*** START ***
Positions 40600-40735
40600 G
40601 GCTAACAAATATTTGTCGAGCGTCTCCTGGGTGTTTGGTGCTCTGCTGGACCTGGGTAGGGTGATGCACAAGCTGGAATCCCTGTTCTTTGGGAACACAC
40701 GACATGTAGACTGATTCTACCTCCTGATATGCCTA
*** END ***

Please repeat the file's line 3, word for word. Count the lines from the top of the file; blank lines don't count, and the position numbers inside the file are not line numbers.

40601 GCTAACAAATATTTGTCGAGCGTCTCCTGGGTGTTTGGTGCTCTGCTGGACCTGGGTAGGGTGATGCACAAGCTGGAATCCCTGTTCTTTGGGAACACAC